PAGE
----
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open vs. closed stent

  1. Default open vs. closed stent
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    Hope someone has some ideas on this one. I am just stumped. Doctor did a cut down on the Rt CFA access the vessel stent the common iliac with two stents and the crossed over and placed a stent in the proxmial Lt common iliac, ran the dye again and noticed a flap in the distal common iliac, could not pass the wire any further. Then percutaneously stuck the Lt CFA and placed the stent in the distal Lt common iliac.
    My question is I know that I can bill 37207 for the stents in the RT common iliac and 37208 for the stent in the proxmial Lt common iliac but can I bill 37205 for the percutaneous stent in the distal common iliac since it was a different access point or not because it was the same vessel>
    Thanks
    Lisa

  2. #2
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    Quote Originally Posted by lisammy View Post
    Hope someone has some ideas on this one. I am just stumped. Doctor did a cut down on the Rt CFA access the vessel stent the common iliac with two stents and the crossed over and placed a stent in the proxmial Lt common iliac, ran the dye again and noticed a flap in the distal common iliac, could not pass the wire any further. Then percutaneously stuck the Lt CFA and placed the stent in the distal Lt common iliac.
    My question is I know that I can bill 37207 for the stents in the RT common iliac and 37208 for the stent in the proxmial Lt common iliac but can I bill 37205 for the percutaneous stent in the distal common iliac since it was a different access point or not because it was the same vessel>
    Thanks
    Lisa
    That is quite a delima. I have a somewhat different thought process, see if it makes sense to you.

    There are two vessels being stented, the RT and LT common iliacs. The initial access was a cutdown of the RT common femoral artery, second access was the LT common femoral
    artery.

    to me a "cutdown" does not necessarily equate to "open". Case in point is access for a AAA repair 34800-34825, all involve opening the femorals, iliacs and/or brachial, but are not "open" procedures. Open repairs of AAA are 34830, or 35082-35103.

    Also, the definition of 37207-37208 from CDR " The physician makes an incision in the skin overlying the vessel to be catheterized. The vessel is dissected, and nicked with a small blade. A catheter with a stent-transporting tip is threaded into the vessel. The catheter travels to the point where the vessel needs additional support, and the compressed stent(s) is passed from the catheter into the vessel, where it expands to support the vessel walls...." at no point is the catheter advanced beyond the opened vessel.

    To me, this means a open stent procedure is when the catheter/stent is not advanced beyond the open vessel, in this case the RT common femoral. Since the catheter/stent was advanced beyond the open vessel, I would code it 37205/75960 for the initial vessel (RT common iliac) and 37206/75960 for the additional vessel (lt common iliac). There are certainly two catheters placed so I would add 36245 and 36140-59. Always code for the number of vessels treated/stented, not for the number of stents placed.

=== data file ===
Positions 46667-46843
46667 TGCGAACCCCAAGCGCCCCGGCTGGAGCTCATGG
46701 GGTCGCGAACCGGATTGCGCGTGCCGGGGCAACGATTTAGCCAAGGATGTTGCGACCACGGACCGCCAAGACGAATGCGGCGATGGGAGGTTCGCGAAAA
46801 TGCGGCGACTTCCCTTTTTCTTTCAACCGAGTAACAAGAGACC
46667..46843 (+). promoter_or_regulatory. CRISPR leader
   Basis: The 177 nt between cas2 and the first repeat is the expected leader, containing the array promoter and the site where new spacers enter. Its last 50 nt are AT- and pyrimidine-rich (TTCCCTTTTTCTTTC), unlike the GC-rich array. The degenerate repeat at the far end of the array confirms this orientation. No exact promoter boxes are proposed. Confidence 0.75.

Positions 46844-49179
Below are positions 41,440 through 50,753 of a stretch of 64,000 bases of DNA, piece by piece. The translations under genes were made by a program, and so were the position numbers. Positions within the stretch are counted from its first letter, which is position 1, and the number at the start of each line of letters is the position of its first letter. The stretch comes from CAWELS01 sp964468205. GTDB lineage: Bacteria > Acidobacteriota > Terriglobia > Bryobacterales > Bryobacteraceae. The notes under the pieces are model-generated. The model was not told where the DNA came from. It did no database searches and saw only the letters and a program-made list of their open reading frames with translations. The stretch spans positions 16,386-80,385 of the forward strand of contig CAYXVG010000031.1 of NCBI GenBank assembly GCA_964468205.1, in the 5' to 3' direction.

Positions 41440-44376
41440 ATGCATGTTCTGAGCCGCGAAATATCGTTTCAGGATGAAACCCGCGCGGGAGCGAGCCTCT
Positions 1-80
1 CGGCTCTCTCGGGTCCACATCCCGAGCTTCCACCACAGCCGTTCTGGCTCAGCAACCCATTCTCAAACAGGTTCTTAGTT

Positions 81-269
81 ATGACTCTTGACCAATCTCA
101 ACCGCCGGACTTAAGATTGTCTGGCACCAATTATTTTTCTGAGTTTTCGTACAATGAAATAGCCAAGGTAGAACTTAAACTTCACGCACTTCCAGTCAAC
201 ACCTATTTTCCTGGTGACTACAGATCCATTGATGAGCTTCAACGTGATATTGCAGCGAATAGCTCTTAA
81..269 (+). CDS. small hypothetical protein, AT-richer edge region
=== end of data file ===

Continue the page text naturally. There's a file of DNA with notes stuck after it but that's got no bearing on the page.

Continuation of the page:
HTH
    Danny L. Peoples
    CIRCC,CPC

  3. Default
    Presented very well and well done, Danny.

    I had been trying to understand the Rad coding and was a bit hard. You explained in a simple way.
    Could you please suggest (other than CPTmanual) some sites/ and a basic text to understand all these basic Rad. imaging Coding as for a beginner, in a very understandable way
    Your help would be greatly appreciated.
    Thank you.

  4. Smile
    Thanks you for your input. I have to disagree with you about the open stent. If you read the defination for a percutaneous stent is is worded the same way as the open, the only difference is the exposure of the vessel.So I tend to lean toward that fact that no matter where the catheter ends up if the exposure is a cut down then it would be considered a open stent. Does anyone else have any opinion on this?

  5. Default
    See whether it makes up some sense: Poking the skin and entering the vessel /and cuting the skin and make a nick ( cut open) over the vessel as an entry- merits to the term Endovascular procedure. Making an open approach thro the abdomen/or the site with a big incision to expose all the structures to the vision of the surgeon merits to Open vascular procedures.
    does this explain?

  6. #6
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    Quote Originally Posted by preserene View Post
    Presented very well and well done, Danny.

    I had been trying to understand the Rad coding and was a bit hard. You explained in a simple way.
    Could you please suggest (other than CPTmanual) some sites/ and a basic text to understand all these basic Rad. imaging Coding as for a beginner, in a very understandable way
    Your help would be greatly appreciated.
    Thank you.
    Zhealth publishing and Medical Asset Management are two companies (web sites) that offer procucts and services related to Interventional Radiology/Cardiology. IMO, they are both excellent resourses.

    HTH
    Danny L. Peoples
    CIRCC,CPC

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